FDOT District One video describing modern roundabouts and how to use them.
In Florida, there are roughly 20 roundabouts on highways and over 300 on local roads. A roundabout is a circular traffic intersection that maintains the flow of traffic without stopping as a traffic light would require. If you’ve ever gone through a roundabout without knowing how to properly use one, you probably have ill feelings towards them. However, roundabouts have many benefits over traditional traffic stops.
Cutting Down on Collisions
Roundabouts drastically improve driver safety. Roundabouts reduce collisions for three main reasons. To travel in a roundabout, drivers must significantly reduce their speed. By reducing speeds to yield before entering and then driving more slowly through the roundabout, drivers reduce their risk of getting into a collision—particularly, a large collision. If a collision were to happen in a roundabout, it would be less likely to cause serious injury than a full-speed collision in an intersection would. Roundabouts also promote one-way travel, which reduces the risk of a collision from oncoming traffic. Lastly, roundabouts are a continuous flow of traffic, which eliminates the pressure of trying to beat traffic lights.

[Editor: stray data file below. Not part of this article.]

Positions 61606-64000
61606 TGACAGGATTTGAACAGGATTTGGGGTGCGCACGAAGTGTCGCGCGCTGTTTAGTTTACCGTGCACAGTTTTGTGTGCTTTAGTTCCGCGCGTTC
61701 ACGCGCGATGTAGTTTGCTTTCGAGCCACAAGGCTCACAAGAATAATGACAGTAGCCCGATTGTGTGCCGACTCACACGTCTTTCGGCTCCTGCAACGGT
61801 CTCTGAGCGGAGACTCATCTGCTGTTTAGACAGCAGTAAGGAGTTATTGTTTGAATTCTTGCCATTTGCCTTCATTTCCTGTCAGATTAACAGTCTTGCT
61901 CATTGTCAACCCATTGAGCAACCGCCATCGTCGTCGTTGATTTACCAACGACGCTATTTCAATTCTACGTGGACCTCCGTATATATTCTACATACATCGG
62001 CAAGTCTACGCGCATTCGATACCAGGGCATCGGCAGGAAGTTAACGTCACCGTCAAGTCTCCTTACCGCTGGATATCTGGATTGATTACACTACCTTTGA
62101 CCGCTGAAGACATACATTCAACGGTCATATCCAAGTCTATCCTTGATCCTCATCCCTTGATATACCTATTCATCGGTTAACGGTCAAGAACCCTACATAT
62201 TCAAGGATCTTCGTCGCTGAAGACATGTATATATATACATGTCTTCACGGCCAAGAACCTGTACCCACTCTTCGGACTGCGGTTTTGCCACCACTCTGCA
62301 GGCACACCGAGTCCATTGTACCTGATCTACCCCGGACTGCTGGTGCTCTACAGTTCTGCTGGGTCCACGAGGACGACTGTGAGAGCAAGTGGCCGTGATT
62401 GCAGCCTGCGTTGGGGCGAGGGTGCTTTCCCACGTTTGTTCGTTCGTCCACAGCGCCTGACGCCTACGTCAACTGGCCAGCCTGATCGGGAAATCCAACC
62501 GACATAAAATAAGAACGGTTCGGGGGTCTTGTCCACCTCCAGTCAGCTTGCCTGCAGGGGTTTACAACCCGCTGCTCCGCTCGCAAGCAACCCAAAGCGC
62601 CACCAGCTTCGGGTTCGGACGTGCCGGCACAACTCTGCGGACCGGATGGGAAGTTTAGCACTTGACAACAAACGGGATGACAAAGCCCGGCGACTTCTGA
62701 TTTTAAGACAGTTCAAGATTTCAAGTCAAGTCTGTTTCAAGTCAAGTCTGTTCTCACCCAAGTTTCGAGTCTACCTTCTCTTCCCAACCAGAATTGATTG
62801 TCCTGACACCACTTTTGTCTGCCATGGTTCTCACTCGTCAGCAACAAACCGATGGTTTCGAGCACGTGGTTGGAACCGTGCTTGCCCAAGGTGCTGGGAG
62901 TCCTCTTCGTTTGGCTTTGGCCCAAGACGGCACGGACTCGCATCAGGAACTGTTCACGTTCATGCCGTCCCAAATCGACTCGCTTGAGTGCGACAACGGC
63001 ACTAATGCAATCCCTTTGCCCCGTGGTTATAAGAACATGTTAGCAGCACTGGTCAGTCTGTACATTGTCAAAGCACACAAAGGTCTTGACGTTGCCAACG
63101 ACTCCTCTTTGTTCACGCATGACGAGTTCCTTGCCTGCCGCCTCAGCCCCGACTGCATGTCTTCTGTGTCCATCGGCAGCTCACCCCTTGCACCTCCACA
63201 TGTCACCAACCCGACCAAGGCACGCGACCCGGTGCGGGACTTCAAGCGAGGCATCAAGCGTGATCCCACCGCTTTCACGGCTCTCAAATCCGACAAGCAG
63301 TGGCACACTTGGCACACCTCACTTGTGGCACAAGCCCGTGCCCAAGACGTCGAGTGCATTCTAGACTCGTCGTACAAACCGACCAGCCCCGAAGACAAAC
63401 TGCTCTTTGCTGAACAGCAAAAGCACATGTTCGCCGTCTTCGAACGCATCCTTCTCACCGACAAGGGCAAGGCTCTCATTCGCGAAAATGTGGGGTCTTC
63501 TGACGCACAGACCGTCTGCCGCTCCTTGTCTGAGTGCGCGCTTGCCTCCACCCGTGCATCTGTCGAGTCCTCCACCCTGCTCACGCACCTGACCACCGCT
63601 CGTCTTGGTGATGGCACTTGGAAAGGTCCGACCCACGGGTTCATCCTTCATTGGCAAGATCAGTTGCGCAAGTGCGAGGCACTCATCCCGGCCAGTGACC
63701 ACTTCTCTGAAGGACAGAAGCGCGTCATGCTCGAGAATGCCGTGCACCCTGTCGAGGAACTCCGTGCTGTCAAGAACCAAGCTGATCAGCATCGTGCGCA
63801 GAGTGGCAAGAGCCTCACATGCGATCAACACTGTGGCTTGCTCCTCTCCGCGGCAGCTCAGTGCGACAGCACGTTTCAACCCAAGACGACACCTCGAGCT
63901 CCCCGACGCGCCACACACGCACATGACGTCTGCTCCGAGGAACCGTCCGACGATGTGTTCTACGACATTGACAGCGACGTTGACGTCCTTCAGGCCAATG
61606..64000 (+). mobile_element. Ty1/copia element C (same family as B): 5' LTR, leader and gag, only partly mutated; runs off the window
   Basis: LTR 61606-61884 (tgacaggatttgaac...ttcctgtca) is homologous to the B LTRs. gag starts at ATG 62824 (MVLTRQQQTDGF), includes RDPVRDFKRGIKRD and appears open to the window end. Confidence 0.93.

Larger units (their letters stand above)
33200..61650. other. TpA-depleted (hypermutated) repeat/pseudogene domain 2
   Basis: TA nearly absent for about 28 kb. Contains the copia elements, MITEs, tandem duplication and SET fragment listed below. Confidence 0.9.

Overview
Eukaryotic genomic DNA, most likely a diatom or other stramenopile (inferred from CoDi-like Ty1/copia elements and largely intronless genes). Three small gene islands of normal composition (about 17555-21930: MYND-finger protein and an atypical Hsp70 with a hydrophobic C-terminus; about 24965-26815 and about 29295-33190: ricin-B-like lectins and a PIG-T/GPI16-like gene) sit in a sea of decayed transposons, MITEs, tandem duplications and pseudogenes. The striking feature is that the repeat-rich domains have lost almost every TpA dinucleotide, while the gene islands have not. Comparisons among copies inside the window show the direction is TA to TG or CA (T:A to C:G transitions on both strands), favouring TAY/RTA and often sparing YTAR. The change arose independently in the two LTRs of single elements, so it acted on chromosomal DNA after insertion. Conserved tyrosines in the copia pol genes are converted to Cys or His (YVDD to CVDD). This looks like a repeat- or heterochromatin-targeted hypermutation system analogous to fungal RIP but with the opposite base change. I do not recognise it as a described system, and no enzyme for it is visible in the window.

As previously mentioned, roundabouts promote a continuous flow of traffic. Traffic stops can cause congestion and unnecessary build-up in traffic. Roundabouts allow drivers to make their way through the intersection without having to sit at a traffic light, so they can handle the same number of cars as a traffic light would in less time.
Bettering Our Environment
Traffic stops require drivers to idle in place for minutes at a time, which negatively affects our environment and our cars’ fuel efficiency. By reducing the length of time a driver needs to idle in place, roundabouts reduce the emissions that cars give off.
Roundabouts also promote a decrease in spending. Traffic lights can be costly to build and maintain. They require hardware and electrical costs for traffic signals that roundabouts do not need. Electrical maintenance can delay traffic stops for hours on end. Roundabouts do not need electrical maintenance, other than on traffic streetlights. This makes them more economical in terms of long-term maintenance costs.
Improved safety and traffic, as well as reduced vehicle emissions and costs, are just a few of the many benefits of roundabouts. Cities and states can improve the travel experience for drivers by installing roundabout intersections.
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YouTube Channel: Why The U.S. Hates Roundabouts